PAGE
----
Historian of ideas; Author, Passions and Tempers: A History of the Humours
The Internet And Slowness

I still remember typing essays on a much loved typewriter in my first year of university. Then the first computer, the first email account, the slow yet fluid entry into a new digital world that felt strangely natural. The advent of the Internet age happened progressively, we saw it develop like a child born of many brains, a protean animal whose characteristics were at once predictable and unknown. As soon as the digital sphere and became a worldwide reality recognizable as a new era, predictions and analyses about it grew. Edge itself was born as the creature was still growing new limbs. The tools for research and communication about this research developed along with new thinking about mind-machine interaction, about the future of education, about the impact of the Internet on texts and writing, about the issues of filtering, relevance, learning and memory.

And then somehow the creature became autonomous, an ordinary part of our universe. We are no longer surprised, no longer engaged in so much meta-analysis: we are dependent, some of us are addicted to this marvelous tool, this multi-faceted medium that is — as predicted even ten years ago — concentrating all of communication, knowledge, entertainment, business. I, like so many of us, spend so many hours before a flat computer screen, typing away, even when surrounded by countless books, that it is hard to say exactly how the Internet has affected me. The Internet is becoming as ordinary as the telephone. Humans are very good at adapting to the technologies we create, and the Internet is the most malleable, the most human of all technologies, just as it can also be intensely alienating from everything we've lived as before now.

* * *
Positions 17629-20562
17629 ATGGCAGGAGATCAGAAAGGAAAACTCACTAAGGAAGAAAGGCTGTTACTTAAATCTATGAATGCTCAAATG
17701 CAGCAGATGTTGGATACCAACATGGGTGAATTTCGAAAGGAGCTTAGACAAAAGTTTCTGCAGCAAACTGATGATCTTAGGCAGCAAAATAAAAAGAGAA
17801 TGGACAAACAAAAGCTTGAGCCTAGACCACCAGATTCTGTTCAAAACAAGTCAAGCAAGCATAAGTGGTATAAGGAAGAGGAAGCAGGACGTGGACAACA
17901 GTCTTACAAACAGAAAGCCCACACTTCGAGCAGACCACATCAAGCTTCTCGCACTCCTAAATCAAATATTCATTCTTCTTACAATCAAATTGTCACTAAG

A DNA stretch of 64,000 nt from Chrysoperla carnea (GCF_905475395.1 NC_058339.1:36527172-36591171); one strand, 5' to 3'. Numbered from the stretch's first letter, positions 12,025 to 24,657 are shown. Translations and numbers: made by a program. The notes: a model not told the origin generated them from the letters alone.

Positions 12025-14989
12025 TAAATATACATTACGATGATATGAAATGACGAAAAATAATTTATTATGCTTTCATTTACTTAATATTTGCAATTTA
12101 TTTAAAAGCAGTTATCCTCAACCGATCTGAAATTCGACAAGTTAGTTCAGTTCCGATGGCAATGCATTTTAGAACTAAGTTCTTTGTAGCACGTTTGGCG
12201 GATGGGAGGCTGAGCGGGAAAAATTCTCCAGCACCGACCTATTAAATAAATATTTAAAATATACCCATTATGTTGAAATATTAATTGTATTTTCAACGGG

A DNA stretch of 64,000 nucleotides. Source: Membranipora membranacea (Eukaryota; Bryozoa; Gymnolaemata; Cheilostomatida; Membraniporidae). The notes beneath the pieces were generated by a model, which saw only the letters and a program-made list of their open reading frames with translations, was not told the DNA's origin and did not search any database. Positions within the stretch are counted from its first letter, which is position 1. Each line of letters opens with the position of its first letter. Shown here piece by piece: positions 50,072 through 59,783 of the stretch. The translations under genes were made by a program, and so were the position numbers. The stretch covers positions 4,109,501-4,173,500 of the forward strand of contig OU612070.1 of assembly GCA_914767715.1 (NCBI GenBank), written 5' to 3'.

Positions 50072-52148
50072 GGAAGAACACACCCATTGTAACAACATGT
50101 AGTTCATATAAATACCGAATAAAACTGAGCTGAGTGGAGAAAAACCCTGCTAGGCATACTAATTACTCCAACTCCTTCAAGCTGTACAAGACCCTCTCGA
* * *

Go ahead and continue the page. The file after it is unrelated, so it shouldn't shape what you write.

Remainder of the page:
I waver between these two positions: at times gratefully dependent on this marvel, at other times horrified at what this dependence signifies. Too much concentrated in one place, too much accessible from one's house, the need to move about in the real world nearly nil, the rapid establishment of social networking Websites changing our relationships, the reduction of three-dimensionality to that flat screen. Rapidity, accessibility, one-click for everything: where has slowness gone, and tranquillity, solitude, quiet? The world I took for granted as a child, and that my childhood books beautifully represented, jerks with the brand new world of artificial glare and electrically created realities, faster, louder, unrelated to nature, self-contained.

The technologies we create always have an impact on the real world, but rarely has a technology had such an impact on minds. We know what is happening to those who were born after the advent of the Internet and for those like me who started out with typewrites, books, slowness, reality measured by geographical distance and local clocks, the world that is emerging now is very different indeed from the world we knew.

I am of that generation for which adapting to computers was welcome and easy, but for which the pre-Internet age remains real. I can relate to those who call the radio the wireless, and I admire people in their 70s or 80s who communicate by email, because they come from further away still. Perhaps the way forward would be to emphasize the teaching of history in schools, to develop curricula on the history of technology, to remind today's children that their technology, absolutely embracing as it feels, is relative, and does not represent the totality of the universe. Millions of children around the world don't need to be reminded of this — they have no access to technology at all, many not even to modern plumbing — but those who do should know how to place this tool historically and politically.

As for me, I am learning how to make room for the need to slow down and disconnect without giving up on my addiction to Google, email, and rapidity. I was lucky enough to come from somewhere else, from a time when information was not digitized. And that is what perhaps enables me to use the Internet with a measure of wisdom.